What is your response when you don’t believe God answered your prayer?
Do you humbly respond,
“Lord, You know what is best for me. I trust that You have a better plan for my good.”
Or . . . do you respond more often like Naaman, the highly esteemed and respected army commander suffering from leprosy that we read about in today’s Mass reading from the second Book of Kings (5:1-15)?
After hearing from his wife through her Israelite slave that a prophet of Israel can cure him, Naaman asks permission of his master to go and see the healer and prophet Elisha. He travels into a foreign land with his entourage bringing gifts to impress the king so as to gain access to the prophet.
In other words . . . he goes all out in hope his efforts will bring about a healing.
When Elisha refuses to see him, sending him a message instead, Naaman has a tantrum and yells,
“I thought that he would surely come out to me and stand there to call on the name of the LORD his God, and would move his hand over the place, and thus cure the leprous spot!”
Naaman then “turned about in anger and left,” (2 King 5:12).
How often do we expect God to come as we say and when we say?
Naaman was an army commander and therefore expected people to do what he said. Aren’t we all a bit like that? We expect control of our situations. When God does not respond as we want, we are easily tempted to question His motives and fall into the sin of pride. We become angry and demand why, “Why did you not heal/fix this?” which can be translated, “Why are You not doing what I tell You to do when I tell You to do it?”
What we can learn from Naaman is that God wants so much more than just healing Naaman of his leprosy, He wants Naaman for His own. God desires to be seen and known by Naaman. Had it been as Naaman expected, he could have assumed his healing was due to his own efforts in visiting the prophet.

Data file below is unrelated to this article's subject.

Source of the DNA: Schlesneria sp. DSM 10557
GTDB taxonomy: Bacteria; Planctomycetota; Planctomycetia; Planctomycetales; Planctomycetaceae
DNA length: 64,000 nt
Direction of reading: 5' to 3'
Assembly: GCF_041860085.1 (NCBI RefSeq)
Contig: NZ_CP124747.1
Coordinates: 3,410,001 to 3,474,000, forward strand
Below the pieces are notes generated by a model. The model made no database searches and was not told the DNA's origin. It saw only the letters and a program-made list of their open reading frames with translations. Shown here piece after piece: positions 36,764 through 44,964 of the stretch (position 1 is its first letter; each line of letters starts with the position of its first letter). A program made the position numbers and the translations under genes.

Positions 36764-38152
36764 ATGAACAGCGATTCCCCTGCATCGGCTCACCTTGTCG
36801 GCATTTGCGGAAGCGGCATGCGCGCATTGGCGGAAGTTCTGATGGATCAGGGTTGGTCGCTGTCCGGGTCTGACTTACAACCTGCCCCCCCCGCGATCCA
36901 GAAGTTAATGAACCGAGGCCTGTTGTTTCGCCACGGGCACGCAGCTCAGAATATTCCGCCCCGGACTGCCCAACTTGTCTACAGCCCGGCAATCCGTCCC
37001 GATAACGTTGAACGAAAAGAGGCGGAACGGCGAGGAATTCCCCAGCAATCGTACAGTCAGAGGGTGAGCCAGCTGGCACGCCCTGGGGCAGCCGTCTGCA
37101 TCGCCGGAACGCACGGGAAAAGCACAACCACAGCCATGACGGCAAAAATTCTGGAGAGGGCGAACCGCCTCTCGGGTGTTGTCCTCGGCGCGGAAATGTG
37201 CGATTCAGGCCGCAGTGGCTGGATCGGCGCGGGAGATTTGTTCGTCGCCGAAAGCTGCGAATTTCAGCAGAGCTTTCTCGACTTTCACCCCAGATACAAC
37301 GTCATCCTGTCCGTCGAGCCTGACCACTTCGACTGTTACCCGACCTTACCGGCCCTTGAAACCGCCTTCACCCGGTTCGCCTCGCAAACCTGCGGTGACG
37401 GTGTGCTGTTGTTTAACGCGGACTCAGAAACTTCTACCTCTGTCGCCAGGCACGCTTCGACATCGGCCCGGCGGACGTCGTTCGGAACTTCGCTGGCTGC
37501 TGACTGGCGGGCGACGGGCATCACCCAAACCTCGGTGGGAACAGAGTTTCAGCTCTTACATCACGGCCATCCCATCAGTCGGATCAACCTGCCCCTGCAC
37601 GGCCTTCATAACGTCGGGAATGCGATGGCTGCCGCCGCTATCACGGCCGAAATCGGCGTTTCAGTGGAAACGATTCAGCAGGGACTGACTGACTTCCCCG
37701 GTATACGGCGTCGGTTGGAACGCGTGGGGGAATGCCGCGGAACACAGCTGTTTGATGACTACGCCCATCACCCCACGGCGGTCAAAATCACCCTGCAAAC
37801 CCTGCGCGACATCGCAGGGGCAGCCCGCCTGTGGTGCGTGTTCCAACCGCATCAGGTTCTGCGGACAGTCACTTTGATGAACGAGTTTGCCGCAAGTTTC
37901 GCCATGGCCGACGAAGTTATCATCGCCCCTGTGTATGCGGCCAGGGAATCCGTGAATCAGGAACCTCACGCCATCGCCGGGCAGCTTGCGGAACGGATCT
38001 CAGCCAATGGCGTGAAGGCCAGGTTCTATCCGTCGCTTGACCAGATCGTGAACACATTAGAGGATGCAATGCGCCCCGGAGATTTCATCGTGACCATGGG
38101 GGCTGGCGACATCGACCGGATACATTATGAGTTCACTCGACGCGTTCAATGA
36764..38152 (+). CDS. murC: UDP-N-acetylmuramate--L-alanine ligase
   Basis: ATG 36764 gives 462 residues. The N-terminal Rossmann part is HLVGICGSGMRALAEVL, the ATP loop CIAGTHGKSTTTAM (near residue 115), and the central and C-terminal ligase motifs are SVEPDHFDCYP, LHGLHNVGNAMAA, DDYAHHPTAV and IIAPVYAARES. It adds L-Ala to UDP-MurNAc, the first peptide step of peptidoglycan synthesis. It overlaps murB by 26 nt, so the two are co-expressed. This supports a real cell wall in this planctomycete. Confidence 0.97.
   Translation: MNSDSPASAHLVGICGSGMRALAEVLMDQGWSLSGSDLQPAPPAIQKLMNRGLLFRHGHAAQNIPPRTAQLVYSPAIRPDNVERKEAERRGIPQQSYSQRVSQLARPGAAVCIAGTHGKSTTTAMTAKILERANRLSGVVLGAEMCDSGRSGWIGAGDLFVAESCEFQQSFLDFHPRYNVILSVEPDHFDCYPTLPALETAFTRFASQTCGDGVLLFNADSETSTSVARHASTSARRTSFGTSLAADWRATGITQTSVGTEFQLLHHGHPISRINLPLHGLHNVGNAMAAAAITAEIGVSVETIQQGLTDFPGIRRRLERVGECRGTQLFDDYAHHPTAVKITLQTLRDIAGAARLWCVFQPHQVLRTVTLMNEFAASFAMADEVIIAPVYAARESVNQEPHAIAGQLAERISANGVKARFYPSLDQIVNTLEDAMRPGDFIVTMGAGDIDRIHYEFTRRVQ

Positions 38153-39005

He would have been healed, but never encountered God, the Source of all healing.
It is normal for us to do the same. We think praying x-number of Rosaries, keeping the Sacraments and/or offering our devotional prayers regularly will secure all the blessings we ask for. They are necessary to be sure, but if our attitude is one of control, “If I do this or that I will get what I want,” we may find ourselves stomping mad like Naaman.
What should we do?
Wonderful advice I received is to replace our demands on God to answer our ‘whys’ with an invitation to come into our ‘whats.’
Here’s an example of a prayer of what: “Lord I know You are Good and You want the best for me. I don’t understand what You are doing here. I feel like You have abandoned me, but I know You never abandon us, so what am I not seeing? Come into this place where I hurt, where I am so angry, and please help me to understand what You are working in this situation.”
This simple change of ‘why” into ‘what’ takes God off the defensive and into the reality of who He is. I have never known the prayer of ‘what’ to fail. I may not get what I expect, but I receive so much more. I receive God’s Presence with me, bringing His light, His warmth, His consolation, and an eventual answer to my prayer that always heals, fixes or restores in ways so much better than I could have imagined!
In surrendering his expectation, Naaman learns the same. He returns at the advice of his servants and obeys the instruction of Elisha receiving the full healing of his leprosy and best of all . . . God Himself! Naaman says,
“Now I know that there is no God in all the earth, except in Israel!” (2 Kings 5:15).
Naaman’s conversion in faith was so profound this foreigner and Gentile won entry into Jewish Scripture, and 500 years later, recognition on the lips of God. In rebuking the people of His hometown of Nazareth for refusing to believe Jesus as a prophet, our Lord says in the Gospel of Luke (4:27), “Again, there were lepers in Israel during the time of Elisha the prophet; yet no one of them was cleansed, but only Naaman the Syrian.”
Nan Balfour is a grateful Catholic whose greatest desire is to make our Lord Jesus more loved. She seeks to accomplish this through her vocation to womanhood, marriage, motherhood, and as a writer, speaker and events coordinator for Pilgrim Center of Hope.
Answering Christ’s call, Pilgrim Center of Hope guides people to encounter Him so as to live in hope, as pilgrims in daily life. See what’s happening & let us journey with you! Visit PilgrimCenterOfHope.org.